Hula hoop was quite a viral FAD, and it soon went almost dead. WHAM-O believed in the idea and kept working on the sales. It waited out its competitors which left the scene when the fad seemed to be dead already. In the meantime, they filed for a patent which covered its weight, diameter, and shape.

After five years, they went back to selling hula hoop and while it never reached the sales from 1958, it maintained a consistent level for the next decades. In 1982, it was still 1.5 million products a year.

In-store displays

This photo from 1958 shows how popular Hula-Hoops were at that time.The hoops are all over the place.

Hula hoop marketing techniques aimed at certain personas

WHAM-O was known to market directly to kids. Thanks to that, they were attracting their real customers although ones which could make their parents buy them the toy that seemed so fun to play with.

Outdoor presentations

One of the strategies was to showcase hula hoop near the places in which the potential customers spent time – on playgrounds, in parks, or on college campuses. Passers-by looked at these hoops and wanted to try for themselves. The first tries were always hilarious, so the product looked even more appealing.


Some of the first hula hoops had been given for free to kids. That could create a demand in local communities – if one kd had the cool toy from the TV, a couple of other children would persist with their parents to get them one too.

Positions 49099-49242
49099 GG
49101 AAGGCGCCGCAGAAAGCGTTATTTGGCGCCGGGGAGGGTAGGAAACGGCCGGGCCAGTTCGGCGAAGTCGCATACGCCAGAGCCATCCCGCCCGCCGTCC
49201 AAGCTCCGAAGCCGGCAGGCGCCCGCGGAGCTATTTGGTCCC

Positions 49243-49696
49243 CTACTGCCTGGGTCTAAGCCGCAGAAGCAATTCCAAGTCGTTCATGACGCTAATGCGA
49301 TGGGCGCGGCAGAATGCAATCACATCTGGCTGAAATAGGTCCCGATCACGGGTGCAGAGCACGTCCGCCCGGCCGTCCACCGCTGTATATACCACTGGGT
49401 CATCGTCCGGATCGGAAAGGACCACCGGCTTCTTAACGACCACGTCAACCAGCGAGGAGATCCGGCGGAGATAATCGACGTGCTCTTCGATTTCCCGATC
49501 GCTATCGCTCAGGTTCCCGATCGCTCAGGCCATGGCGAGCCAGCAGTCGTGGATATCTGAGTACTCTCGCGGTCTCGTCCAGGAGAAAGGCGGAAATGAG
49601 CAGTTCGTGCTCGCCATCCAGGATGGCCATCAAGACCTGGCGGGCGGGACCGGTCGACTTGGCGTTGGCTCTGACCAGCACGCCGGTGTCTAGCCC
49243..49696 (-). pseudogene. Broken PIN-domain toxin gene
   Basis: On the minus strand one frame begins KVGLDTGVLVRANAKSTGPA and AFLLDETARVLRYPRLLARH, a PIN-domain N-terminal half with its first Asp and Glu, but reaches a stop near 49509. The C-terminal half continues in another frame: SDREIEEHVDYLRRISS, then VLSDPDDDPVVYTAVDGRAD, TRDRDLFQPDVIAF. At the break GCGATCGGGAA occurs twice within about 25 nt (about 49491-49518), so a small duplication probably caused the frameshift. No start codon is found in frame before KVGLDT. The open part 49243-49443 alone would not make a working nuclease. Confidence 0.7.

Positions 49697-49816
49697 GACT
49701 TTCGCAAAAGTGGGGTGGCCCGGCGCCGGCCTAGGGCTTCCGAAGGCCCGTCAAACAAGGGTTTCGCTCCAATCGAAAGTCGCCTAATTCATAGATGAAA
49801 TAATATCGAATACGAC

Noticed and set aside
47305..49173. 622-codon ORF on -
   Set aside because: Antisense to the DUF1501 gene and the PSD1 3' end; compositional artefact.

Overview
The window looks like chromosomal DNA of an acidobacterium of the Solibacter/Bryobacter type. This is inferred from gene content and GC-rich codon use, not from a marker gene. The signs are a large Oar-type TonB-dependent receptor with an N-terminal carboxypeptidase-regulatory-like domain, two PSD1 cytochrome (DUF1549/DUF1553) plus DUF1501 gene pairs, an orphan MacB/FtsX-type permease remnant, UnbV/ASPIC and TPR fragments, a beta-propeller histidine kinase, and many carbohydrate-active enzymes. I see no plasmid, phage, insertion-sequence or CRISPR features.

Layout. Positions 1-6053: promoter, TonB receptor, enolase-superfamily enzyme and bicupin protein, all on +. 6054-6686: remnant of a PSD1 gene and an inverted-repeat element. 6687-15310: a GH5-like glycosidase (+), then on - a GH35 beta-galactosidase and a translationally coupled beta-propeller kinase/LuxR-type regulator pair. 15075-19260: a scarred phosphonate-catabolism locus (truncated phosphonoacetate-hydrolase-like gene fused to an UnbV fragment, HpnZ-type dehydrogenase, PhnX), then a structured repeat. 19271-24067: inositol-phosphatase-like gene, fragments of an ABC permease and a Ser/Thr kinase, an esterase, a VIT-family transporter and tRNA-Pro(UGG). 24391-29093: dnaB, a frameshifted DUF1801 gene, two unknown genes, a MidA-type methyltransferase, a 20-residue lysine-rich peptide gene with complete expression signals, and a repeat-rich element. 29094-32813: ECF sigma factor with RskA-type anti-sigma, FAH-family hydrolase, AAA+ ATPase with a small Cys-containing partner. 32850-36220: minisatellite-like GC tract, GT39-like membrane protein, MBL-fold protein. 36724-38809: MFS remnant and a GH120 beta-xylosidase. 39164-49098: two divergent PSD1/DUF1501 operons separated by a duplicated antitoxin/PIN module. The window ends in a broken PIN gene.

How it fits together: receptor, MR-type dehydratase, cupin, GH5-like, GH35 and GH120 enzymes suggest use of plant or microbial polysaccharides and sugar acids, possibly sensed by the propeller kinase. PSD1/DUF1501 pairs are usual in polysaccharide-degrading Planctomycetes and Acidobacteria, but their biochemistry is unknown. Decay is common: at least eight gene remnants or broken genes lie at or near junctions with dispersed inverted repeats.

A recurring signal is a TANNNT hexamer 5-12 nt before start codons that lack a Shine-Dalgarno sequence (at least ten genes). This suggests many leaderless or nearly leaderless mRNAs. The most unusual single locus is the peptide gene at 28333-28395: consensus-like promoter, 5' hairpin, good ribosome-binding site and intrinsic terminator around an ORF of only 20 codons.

Bandwagon effect

Although it’s hard to spot the trend so early-on, once it’s recognizable, even more consumers join. The product gets more popular because it gets more popular.

Why were hula hoops so successful – selling through emotions

Emotions felt around a product or a brand translate to that product. When people had fun watching hula hoop in TV or during contests on local fairs, they associated fun and positivity with the brand itself. When they were exposed to the product later on in the shop, they were more likely to buy them.

Before banner blindness

Humans have developed a mechanism to oversee any kind of advertising, especially if they know the formats well - such as TV ads and banners. In the 50s and 60s, people paid close attention to every kind of content shown in the new media. This is why TV ads back then were so effective (and cheap in relation to the effect, compared to today).

Hula hoops marketing techniques – marketing to kids

Children have yet to develop marketing defense cognitive systems and therefore can be easier manipulated by ads. Although today this is largely unethical if overused, directing the message to the youngsters to influence their parents’ buying decision is a common tactic now and has been working for Hula-Hoop for years.

?Window of Opportunity

Over 60 years ago, marketing could be simpler, but the principles used back then can work today, too. All that WHAM-O did was to place their product wherever the attention of their audience already was. If they watched TV shows – the customers saw hula hoop there. Playing in the park–they got personal presentations. Once the trend took off with the help of marketing, organic evangelists came to the market and referred the product further.

Hula hoop marketing techniques make for the perfect scenario to which you can aim for, too. Have a great product, show its benefits to your prospects and make them use it, and if it’s truly great – they will refer it further. Easier said than done, huh?

Cold calling not to get straight to the business, but to get some more eyeballs to your product seems like a good idea, too.